He was born Douglas Richard Flutie on October 23, 1962, and he is a former American football quarterback. The National Football League (NFL), the Canadian Football League (CFL), and the United States Football League each had him for a total of 12 years of professional football experience (USFL).
A Heisman Trophy-winning season at Boston College in 1984 saw Flutie deliver the game-winning touchdown pass against Miami in the dying seconds. Because he was not available to NFL teams, the Los Angeles Rams took him in the 11th round of the 1985 NFL Draft, making him the lowest-drafted Heisman winner ever.
He began his professional football career with the New Jersey Generals of the USFL. Flutie spent his first four seasons in the NFL with the Chicago Bears and New England Patriots when the USFL disbanded.
What are Doug Flutie’s Net Worth and Career Earnings?
It is estimated that Doug Flutie, a former American football player, has a fortune of $10 million. The sports world’s attention was first drawn to Doug during his college career when he played for the Los Angeles Rams, New Jersey Generals, Chicago Bears, and New England Patriots in the NFL and USFL.
Flutie left the NFL to play in the CFL for the BC Lions after a long career with the New York Jets. The Buffalo Bills, San Diego Chargers, and New England Patriots were all stops along Doug’s NFL journey, which began with stops in Calgary and Toronto. In 2006, after a career spanning two decades, he called it a day.
Flutie had a fantastic professional career, but one play from his collegiate days will live in infamy. Doug’s “Hail Flutie” touchdown pass versus Miami is known as “The Pass” by football aficionados.
While in Boston College, he was the recipient of various honors, the most prestigious of which was the Heisman Trophy.
Doug Flutie became a college football analyst for ESPN and NBC after retiring from football. He began concentrating more on his job with NBC in 2011. In 2014, he joined NBC as a color analyst for the Notre Dame game.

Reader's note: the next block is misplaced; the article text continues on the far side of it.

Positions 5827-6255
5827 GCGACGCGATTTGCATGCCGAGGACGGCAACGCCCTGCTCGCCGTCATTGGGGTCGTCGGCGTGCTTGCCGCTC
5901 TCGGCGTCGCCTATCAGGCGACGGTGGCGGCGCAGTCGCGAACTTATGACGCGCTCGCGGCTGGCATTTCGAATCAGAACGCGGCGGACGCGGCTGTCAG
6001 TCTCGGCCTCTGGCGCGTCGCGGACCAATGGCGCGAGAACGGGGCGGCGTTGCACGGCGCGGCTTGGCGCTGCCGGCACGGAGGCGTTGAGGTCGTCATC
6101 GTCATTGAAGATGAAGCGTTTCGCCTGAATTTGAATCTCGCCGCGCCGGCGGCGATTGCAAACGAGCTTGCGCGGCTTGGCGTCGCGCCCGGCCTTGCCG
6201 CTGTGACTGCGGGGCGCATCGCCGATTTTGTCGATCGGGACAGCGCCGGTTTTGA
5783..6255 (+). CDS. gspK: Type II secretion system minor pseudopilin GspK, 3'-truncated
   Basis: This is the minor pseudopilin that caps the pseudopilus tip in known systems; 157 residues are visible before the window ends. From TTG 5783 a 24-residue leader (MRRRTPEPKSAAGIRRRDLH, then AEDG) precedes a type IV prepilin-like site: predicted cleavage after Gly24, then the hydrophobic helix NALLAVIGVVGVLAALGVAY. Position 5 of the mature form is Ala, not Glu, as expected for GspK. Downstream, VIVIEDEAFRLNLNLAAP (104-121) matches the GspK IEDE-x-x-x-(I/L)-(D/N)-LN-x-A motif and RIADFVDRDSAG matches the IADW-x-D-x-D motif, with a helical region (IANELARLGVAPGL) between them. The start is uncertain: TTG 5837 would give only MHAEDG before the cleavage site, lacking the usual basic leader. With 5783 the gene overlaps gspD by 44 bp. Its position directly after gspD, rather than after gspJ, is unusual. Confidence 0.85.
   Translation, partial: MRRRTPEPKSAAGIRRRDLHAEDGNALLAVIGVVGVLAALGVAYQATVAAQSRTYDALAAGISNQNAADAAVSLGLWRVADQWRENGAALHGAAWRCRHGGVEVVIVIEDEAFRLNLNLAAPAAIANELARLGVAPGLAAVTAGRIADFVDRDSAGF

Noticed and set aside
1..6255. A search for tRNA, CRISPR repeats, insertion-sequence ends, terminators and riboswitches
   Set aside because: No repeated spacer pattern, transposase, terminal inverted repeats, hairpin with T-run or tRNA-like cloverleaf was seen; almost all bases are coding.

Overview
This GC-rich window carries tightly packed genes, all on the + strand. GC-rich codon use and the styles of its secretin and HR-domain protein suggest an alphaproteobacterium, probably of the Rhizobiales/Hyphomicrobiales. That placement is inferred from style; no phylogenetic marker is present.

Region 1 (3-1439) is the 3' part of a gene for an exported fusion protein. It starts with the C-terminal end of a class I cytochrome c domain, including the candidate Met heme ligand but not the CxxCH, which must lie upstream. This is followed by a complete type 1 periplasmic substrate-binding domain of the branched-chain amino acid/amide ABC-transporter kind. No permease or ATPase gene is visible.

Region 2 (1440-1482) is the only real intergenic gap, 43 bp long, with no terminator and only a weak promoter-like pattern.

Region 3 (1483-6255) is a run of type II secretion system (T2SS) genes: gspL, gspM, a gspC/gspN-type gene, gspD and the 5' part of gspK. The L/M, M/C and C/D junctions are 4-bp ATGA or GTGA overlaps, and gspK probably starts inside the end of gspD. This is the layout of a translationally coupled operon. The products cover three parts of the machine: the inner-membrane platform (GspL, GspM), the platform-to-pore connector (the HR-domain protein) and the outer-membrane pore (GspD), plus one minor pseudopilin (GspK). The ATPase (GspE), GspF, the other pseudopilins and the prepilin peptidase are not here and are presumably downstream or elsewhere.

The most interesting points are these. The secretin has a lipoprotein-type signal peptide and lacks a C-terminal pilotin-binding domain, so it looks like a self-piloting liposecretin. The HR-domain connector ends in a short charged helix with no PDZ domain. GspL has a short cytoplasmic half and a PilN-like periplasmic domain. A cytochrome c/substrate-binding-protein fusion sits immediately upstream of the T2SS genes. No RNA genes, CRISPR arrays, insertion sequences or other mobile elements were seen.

In 1962, on the 23rd of October, in Manchester, Maryland, a boy named Douglas Richard Flutie was born. Flutie’s maternal great-grandparents were Lebanese immigrants who settled in the United States.
Six years old, he moved to Florida with his family, where his father worked as an aerospace engineer. For most of Doug’s childhood and early adulthood, he lived with his younger brother Darren, a successful football player of his own.
Doug’s physical prowess was quickly apparent during his high school years. Before his family returned to Natick, Massachusetts in 1976, he led his team to two Brevard County Championships.
When Flutie returned to Natick, he was a key member of the school’s football squad. Other sports he participated in were football and basketball.
Boston College was the only school interested in signing Flutie while he was a high school football player. During the early 1980s, Flutie became a household name on the team after he won the Heisman Trophy, the Maxwell Award, and the Davey O’Brien National Quarterback Award.
With six seconds remaining in the 1984 Miami Hurricanes football game, he threw a game-winning touchdown pass.
The “Hail Flutie” throw made Flutie famous, but many questioned whether his short stature made him eligible for the NFL due to his lack of experience. As the USFL desperately needed a big-name star, they instantly signed him.
For New Jersey Generals he signed a contract making him the highest-paid NFL player and rookie of any sport.
The Chicago Bears drafted him out of the USFL in 1986 after he had an underwhelming first season (which folded shortly after he joined). For several years, he played for the New England Patriots before joining the Canadian Football League (CFL).